You know what's interesting is that faith is always involved in politics, it's just not always a Christian faith. If you think about it, even those who are secular humanists, they are importing their secular humanist faith and religion and morality and imposing it on everybody else through the laws that they make. So the idea of faith in government is inescapable; it's always going to be somebody's faith, even if it's faith in atheism.
Even the most ardent atheist has faith that there is no God - and that's a blind faith; you have to ignore all of the evidence - but he nevertheless holds his position by faith and that faith informs his decisions. So don't let anyone ever tell you that faith doesn't belong in politics because you can't get away from it even if your faith is atheism.
It's just a question of which is the best faith to have. Do you put your faith in the idea that we all evolved from slime? Or do you put your faith in the revelation that we were created by God in his image and he loves us and has given us a life manual called the Bible?Kirk, I don't consider myself an Atheist, but the collective group is not as monolithic as Christianists like to portray them. All Atheists do not 'have faith' that there is no God, nor do they all deny the existence. Many Atheists simply acknowledge that they don't believe in a God because the overwhelming lack of evidence [in their eyes at least] to confirm the existence of some higher power.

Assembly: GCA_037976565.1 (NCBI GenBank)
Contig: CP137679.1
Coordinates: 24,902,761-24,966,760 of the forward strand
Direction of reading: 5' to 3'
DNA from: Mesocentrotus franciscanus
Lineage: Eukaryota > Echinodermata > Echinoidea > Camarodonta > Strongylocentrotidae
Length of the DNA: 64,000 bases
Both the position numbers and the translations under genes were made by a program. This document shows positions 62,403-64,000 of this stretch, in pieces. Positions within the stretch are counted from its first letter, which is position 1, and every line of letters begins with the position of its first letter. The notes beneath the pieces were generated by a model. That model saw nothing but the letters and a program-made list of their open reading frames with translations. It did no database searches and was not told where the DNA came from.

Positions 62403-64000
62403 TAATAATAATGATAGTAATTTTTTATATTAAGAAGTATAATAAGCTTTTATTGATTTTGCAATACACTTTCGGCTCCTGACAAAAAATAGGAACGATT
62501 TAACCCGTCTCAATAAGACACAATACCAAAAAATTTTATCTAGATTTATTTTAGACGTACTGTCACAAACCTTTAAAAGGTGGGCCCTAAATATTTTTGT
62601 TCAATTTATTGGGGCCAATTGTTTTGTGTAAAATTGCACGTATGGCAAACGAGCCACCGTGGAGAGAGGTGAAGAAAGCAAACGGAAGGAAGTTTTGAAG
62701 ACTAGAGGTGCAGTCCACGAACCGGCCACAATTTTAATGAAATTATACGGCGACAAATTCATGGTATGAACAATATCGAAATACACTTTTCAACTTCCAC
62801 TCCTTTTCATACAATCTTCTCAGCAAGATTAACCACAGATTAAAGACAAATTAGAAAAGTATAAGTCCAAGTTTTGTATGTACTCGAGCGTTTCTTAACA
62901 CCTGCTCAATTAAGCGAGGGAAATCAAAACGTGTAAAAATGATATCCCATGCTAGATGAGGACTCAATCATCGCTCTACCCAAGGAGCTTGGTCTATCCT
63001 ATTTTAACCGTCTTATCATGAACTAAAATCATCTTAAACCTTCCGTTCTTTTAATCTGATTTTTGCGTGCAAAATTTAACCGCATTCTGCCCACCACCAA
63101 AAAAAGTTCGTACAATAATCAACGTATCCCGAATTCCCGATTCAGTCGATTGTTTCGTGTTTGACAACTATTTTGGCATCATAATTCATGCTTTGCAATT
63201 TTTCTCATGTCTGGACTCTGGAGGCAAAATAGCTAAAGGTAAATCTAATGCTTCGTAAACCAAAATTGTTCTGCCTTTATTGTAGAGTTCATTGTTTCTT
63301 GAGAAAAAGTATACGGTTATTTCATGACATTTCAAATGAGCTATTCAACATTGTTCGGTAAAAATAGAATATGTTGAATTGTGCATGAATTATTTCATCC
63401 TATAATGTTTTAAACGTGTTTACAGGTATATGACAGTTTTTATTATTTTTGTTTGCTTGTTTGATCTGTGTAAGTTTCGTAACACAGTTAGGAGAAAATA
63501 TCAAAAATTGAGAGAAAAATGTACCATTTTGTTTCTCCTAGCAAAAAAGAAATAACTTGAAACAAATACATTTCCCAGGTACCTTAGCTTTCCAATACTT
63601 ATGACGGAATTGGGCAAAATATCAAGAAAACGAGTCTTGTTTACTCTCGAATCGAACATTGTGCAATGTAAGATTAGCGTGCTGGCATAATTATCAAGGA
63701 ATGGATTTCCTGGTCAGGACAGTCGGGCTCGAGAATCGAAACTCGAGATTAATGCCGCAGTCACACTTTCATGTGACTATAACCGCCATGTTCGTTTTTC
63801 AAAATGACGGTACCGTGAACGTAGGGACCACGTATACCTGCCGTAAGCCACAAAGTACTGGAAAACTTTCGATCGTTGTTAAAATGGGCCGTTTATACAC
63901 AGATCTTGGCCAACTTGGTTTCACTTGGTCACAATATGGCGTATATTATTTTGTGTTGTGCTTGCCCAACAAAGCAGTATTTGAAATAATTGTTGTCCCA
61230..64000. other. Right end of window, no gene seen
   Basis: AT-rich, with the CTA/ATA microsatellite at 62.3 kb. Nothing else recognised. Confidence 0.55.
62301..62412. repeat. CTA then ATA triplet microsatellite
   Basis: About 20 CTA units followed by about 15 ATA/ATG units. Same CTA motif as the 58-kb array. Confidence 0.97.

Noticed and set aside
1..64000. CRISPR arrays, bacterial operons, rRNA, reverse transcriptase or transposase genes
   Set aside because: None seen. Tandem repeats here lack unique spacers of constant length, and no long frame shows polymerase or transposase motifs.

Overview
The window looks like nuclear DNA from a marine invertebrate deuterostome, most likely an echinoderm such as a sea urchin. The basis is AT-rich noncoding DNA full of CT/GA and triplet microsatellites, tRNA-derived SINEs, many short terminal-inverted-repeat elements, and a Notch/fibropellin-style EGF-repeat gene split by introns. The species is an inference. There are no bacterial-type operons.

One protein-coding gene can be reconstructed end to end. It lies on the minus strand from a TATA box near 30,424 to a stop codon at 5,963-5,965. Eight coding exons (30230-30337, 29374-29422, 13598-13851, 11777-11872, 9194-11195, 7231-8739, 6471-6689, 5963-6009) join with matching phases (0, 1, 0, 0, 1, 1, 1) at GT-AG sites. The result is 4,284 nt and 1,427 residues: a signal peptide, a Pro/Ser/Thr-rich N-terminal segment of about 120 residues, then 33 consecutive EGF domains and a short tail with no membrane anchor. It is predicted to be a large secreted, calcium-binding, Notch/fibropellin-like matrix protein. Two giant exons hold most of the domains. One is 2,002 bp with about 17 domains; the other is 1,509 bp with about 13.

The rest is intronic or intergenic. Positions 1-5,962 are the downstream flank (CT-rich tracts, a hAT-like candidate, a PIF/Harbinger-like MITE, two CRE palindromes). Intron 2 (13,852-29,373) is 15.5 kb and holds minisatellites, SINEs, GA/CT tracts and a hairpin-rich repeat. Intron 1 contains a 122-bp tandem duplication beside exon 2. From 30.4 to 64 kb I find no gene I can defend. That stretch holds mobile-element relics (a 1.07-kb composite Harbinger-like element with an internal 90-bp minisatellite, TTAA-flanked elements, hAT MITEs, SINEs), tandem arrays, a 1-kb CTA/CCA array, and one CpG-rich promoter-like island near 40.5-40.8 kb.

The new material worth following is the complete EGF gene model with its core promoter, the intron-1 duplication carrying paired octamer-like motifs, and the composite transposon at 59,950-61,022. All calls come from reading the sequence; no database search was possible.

Many sacred books have been penned about many deities, but somehow merely longevity and popularity have reduced the playing field a select few competing candidates, not unlike the current campaign season.....except in this case, the election never takes place.
Kirk's diatribe speaks to the definitions of Positive and Natural laws. His vision of America, where we all abide by his [and others] interpretations of an unprovable deity, is an example of positive laws. He would restrict the actions of American citizens based upon interpretations [there's that word again] of a 2000 year old-ish tome. He is merely one of many who have the unfortunate habit of not only believing that this nation was founded on that tenets of that book, but actively interpose the concepts of liberty and freedom with religious values, irrespective of the belief systems of all Americans. Never mind the fact that two people of the same gender committing their love and loves to each other does not impact another's commitment to an opposite gender partner, Cameron, Barton and their ilk would deny the very privilege bestowed upon other Americans merely because a cherry picked excerpt from Leviticus says so.
Kirk may want to come to terms with not advocating for all portions of God's "Life Manual" to be adhered to by this allegedly Christian nation.